Turning art into a psychological project means that art becomes an activity that introduces new psychological values. The introduction of new psychological values in life is an endless process and therefore the program of psychotechnics as a form of “psychological futurism” in art acquires the all-encompassing claims of psychological utopia. For psychotechnics, art as a psychological project means the realization of a permanent psychological revolution. It is no coincidence that the head of Soviet psychotechnics, Isaak Spielrein was a supporter of Trotsky’s idea of a permanent world revolution and has believed that psychotechnics was part of its means. Spielrein was arrested on January 26, 1935, and shot on December 26, 1937. It is symptomatic that in the same years when psychotechnical organizations and institutes were closed and liquidated in the Soviet Union, psychotechnics was also criticized in Nazi Germany, where, like psychoanalysis, it was denounced as reactionary Jewish science.

After the Second World War, Applied Psychology did not develop as a specific psychological system or school but became a collective term denoting all approaches and disciplines within psychology that seek to apply the principles, discoveries, and theories of psychology in practice in intermediate fields such as clinical psychology, counseling psychology, industrial and organizational psychology, forensic psychology, engineering psychology, as well as areas such as school psychology, and sports psychology. The British historian of psychology Graham Richards believes that applied psychology emerged as a discipline that aims to solve practical problems in society, as opposed to more abstract scientific and philosophical studies of the human psyche and behavior. In many areas, psychology faces the specific problems of children, criminals, and the mentally ill, and these differentiated groups are gradually expanding to new categories such as the military, workers, parents, the socially disadvantaged, athletes, or even more general categories such as consumers [31].

Neo-Pop art in the form of an ironic avant-garde produces artistic fetishes by transforming kitsch into high art. In 1986, Jeff Koons created his sculpture Rabbit (currently the most expensive artwork sold by a living artist). In the same year, the American professor of psychology at Duke University James Bettman had published his article Consumer Psychology (Bettman 1986) which preceded the appearance of the Journal of Consumer Psychology that was established in 1992 for theoretical and empirical research of the psychology of consumer behavior.

Archetypal psychology was created in 1975 by American psychologist James Hillman as a continuation of Analytical Psychology, but at the same time, it was a form of radical deviation from it. According to Hillman, the task of Archetypal psychology is not social adaptation or personal individualization, but the return of the individual to the imaginary reality of archetypal images. In his magnum opus, Re-Visioning Psychology, Hillman writes: „By soul I mean, first of all, a perspective rather than a substance, a viewpoint toward things rather than a thing itself. This perspective is reflective; it mediates events and makes differences between ourselves and everything that happens…In another attempt upon the idea of soul I suggest that the word refers to that unknown component which makes meaning possible, turns events into experiences, is communicated in love, and has a religious concern. These four qualifications I had already put forth some years ago. I had begun to use the term freely, usually interchangeably with psyche (from Greek) and anima (from Latin). Now I am adding three necessary modifications. First, soul refers to the deepening of events into experiences; second, the significance of soul makes possible, whether in love or in religious concern, derives from its special relation with death. And third, by soul I mean the imaginative possibility in our natures, the experiencing through reflective speculation, dream, image, fantasy – that mode which recognizes all realities as primarily symbolic or metaphorical.“ [17].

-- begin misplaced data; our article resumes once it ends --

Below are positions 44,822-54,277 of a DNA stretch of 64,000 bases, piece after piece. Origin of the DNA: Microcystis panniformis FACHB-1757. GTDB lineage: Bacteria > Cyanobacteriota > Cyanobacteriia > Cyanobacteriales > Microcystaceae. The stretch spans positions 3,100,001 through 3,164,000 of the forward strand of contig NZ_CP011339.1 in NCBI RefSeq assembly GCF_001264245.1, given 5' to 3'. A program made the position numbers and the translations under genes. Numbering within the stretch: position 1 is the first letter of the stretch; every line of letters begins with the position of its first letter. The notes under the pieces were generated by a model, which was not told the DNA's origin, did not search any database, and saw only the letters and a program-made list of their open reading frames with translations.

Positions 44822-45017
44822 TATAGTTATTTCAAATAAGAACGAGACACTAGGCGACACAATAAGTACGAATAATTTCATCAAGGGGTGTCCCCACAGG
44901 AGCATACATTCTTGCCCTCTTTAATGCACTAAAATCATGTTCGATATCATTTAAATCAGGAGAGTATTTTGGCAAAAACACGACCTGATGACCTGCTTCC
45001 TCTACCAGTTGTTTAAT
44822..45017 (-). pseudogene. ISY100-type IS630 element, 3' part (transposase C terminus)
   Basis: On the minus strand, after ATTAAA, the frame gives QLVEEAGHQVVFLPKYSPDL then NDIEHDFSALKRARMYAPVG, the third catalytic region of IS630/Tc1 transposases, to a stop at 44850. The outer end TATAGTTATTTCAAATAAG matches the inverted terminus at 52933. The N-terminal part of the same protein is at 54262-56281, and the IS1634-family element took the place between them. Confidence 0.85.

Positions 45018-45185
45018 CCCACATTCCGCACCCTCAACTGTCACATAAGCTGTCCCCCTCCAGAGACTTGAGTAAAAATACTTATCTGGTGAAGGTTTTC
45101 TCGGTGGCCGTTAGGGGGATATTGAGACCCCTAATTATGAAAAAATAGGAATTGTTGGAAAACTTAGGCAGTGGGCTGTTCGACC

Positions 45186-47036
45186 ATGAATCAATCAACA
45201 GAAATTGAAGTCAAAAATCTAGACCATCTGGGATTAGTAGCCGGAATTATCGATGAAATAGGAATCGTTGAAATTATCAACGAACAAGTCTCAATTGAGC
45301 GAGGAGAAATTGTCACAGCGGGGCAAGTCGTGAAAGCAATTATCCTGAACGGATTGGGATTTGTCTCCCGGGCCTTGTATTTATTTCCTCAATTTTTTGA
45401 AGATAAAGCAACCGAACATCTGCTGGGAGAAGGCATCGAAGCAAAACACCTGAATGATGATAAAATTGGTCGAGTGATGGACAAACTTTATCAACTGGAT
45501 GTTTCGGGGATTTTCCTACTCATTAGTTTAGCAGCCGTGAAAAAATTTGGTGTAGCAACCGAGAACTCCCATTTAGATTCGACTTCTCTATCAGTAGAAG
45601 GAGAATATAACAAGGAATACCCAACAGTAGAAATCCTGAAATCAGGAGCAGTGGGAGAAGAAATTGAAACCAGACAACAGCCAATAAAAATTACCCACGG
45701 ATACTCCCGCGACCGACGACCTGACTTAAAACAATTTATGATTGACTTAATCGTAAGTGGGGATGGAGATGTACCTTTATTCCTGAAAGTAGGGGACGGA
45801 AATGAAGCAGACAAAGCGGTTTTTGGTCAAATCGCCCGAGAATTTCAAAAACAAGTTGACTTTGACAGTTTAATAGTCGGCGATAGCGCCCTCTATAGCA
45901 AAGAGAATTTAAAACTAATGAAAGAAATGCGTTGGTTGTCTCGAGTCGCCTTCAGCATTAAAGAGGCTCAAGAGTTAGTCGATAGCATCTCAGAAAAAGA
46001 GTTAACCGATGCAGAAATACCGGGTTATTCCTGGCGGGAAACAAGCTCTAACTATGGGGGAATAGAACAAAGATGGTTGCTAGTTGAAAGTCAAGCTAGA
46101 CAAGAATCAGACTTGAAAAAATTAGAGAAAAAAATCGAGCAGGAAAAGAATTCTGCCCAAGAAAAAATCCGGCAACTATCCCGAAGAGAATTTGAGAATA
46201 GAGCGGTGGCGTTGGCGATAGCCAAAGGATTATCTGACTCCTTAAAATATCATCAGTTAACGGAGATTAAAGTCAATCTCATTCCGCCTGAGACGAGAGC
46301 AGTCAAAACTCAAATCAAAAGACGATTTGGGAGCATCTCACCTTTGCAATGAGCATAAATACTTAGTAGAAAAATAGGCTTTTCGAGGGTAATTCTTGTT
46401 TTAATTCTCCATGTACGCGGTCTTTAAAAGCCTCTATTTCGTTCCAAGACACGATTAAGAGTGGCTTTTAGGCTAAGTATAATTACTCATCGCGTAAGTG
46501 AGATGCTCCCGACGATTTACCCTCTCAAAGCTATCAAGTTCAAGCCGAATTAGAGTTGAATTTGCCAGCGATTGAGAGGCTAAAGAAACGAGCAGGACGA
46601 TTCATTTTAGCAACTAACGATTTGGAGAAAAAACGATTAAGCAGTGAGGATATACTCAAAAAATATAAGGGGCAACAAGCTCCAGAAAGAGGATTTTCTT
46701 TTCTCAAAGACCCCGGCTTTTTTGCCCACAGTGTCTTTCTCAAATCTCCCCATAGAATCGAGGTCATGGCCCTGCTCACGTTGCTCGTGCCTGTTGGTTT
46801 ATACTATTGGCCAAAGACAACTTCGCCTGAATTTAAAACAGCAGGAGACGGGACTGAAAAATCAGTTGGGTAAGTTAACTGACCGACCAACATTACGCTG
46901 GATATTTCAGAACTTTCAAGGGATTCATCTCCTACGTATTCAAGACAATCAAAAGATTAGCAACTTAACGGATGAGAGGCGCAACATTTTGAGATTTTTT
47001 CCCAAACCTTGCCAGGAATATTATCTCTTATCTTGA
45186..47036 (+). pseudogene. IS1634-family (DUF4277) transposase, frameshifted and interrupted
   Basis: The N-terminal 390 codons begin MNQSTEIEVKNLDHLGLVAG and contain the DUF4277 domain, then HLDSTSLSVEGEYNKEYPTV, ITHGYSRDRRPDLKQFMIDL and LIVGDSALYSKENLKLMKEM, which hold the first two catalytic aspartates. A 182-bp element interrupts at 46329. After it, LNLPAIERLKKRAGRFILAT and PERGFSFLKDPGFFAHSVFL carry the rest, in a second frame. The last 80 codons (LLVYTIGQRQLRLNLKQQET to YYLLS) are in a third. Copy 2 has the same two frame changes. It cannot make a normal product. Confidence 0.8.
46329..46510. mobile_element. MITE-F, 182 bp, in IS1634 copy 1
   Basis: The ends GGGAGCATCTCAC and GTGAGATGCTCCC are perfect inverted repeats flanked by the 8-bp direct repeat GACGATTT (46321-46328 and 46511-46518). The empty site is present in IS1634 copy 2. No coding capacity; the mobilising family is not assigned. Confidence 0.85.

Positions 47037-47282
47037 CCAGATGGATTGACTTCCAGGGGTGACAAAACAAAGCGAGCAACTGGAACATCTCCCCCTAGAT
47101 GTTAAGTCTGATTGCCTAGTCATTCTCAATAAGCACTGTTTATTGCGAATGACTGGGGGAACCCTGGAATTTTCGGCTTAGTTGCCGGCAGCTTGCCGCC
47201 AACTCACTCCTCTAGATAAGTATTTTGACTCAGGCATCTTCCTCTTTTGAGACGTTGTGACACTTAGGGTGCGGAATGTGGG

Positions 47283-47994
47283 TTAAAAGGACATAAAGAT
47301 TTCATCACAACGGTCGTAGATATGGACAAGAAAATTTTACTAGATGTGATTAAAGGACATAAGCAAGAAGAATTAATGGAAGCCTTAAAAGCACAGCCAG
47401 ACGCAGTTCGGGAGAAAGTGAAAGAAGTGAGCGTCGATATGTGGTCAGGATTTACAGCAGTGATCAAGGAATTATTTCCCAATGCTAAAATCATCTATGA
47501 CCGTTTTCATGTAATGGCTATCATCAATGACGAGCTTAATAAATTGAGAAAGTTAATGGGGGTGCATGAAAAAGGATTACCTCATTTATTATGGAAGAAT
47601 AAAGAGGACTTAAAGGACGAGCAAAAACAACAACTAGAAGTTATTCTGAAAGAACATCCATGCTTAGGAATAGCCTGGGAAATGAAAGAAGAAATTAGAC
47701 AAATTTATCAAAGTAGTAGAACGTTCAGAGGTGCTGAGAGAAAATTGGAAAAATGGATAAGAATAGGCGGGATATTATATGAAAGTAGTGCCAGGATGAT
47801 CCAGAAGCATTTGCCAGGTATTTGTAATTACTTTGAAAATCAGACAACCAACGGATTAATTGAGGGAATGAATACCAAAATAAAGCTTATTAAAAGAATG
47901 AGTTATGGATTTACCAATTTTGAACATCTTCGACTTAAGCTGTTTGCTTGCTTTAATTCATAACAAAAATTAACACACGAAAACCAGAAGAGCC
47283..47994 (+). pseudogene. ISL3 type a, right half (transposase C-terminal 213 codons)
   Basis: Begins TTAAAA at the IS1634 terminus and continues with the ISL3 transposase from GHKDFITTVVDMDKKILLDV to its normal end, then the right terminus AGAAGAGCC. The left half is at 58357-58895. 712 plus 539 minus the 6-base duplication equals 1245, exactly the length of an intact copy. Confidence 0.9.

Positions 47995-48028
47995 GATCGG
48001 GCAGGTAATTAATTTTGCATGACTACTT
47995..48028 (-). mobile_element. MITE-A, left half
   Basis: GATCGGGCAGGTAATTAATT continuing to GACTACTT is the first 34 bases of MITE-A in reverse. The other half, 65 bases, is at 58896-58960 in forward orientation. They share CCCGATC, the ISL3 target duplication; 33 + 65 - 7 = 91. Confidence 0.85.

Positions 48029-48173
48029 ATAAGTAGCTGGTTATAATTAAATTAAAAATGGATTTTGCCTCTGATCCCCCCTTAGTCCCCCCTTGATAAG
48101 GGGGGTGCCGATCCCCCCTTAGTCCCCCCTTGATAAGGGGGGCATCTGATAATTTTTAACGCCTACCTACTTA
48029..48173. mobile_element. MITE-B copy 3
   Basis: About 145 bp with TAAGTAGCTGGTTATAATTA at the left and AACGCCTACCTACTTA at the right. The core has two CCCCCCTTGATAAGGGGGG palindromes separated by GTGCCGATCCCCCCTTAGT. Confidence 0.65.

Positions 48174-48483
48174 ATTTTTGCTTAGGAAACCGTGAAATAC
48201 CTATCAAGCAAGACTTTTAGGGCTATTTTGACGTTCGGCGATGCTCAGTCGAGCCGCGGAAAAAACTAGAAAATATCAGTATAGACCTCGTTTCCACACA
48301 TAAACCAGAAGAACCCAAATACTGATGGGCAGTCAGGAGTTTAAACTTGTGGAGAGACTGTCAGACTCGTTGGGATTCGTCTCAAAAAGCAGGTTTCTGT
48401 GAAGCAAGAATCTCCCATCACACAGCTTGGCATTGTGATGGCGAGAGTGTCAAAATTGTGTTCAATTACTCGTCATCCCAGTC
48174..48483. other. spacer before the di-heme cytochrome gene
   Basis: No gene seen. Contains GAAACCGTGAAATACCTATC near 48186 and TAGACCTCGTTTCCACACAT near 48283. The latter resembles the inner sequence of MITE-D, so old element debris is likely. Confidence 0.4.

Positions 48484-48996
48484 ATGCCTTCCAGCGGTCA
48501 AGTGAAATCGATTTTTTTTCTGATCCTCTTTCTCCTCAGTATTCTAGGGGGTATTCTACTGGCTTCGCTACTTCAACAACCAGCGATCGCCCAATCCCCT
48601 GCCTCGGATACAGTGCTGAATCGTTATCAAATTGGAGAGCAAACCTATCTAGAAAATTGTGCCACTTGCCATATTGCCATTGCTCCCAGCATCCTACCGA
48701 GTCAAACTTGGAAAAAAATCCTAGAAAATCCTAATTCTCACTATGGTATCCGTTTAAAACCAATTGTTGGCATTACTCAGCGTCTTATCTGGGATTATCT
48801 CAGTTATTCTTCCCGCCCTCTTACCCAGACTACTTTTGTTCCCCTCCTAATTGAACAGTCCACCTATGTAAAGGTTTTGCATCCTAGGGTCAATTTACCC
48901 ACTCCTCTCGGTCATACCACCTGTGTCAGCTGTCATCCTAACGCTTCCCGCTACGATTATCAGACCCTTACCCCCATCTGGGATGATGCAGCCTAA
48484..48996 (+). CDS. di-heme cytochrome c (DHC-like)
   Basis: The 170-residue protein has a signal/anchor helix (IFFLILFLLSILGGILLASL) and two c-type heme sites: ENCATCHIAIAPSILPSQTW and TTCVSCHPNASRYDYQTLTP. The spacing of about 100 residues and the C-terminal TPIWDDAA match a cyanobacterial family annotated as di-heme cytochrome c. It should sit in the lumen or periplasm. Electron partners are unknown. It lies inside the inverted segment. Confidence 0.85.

Archetypal psychology continues a line that can be found in the Philosophy of Life of Dilthey and his followers such as Ludwig Klages, who insisted on the psychological connection between the soul and the power of images. Also, Hillman's ideas are close to the Object-oriented ontology developed by Graham Harman and especially the Speculative psychology proposed by him in 2011[16].

Since the 1980s, the artist Haim Steinbach has been assembling found objects into surprising and compelling groupings that play upon the malleability of perception and meaning. Steinbach “arranges” objects and he does so with the belief that in his presentation he is revealing something about them as the objects they are. In Steinbach’s words: “an object’s meaning is inherent in what it is in itself, not because I glued it to another object or something like that. I simply place the objects. I don’t draw them, I don’t alter them. They are basically already existing objects, I just make arrangements of them.” (Steinbach as cited in Sherritt 2019). Steinbach has created art that tries to bring out the object in its own right prior to the establishment of object-oriented ontology, but as Megan Sherritt argues, now he has a philosophical (I think also a psychological) framework for his art.

Different schools and movements of modern art and modern psychology at certain points in their historical development have shared common epistems [13]. This closeness is not always stated directly with reference to specific concepts or terms. Art and psychology experiment with human impermanence, capturing nuances of human imagination and behavior that avoid stable and long-lasting structures. The dialogue between art and psychology has never been institutionalized in scientific paradigms. It is no wonder that sometimes the connections between art and psychology are invisible, because they deal with things that are unsuitable for objectification.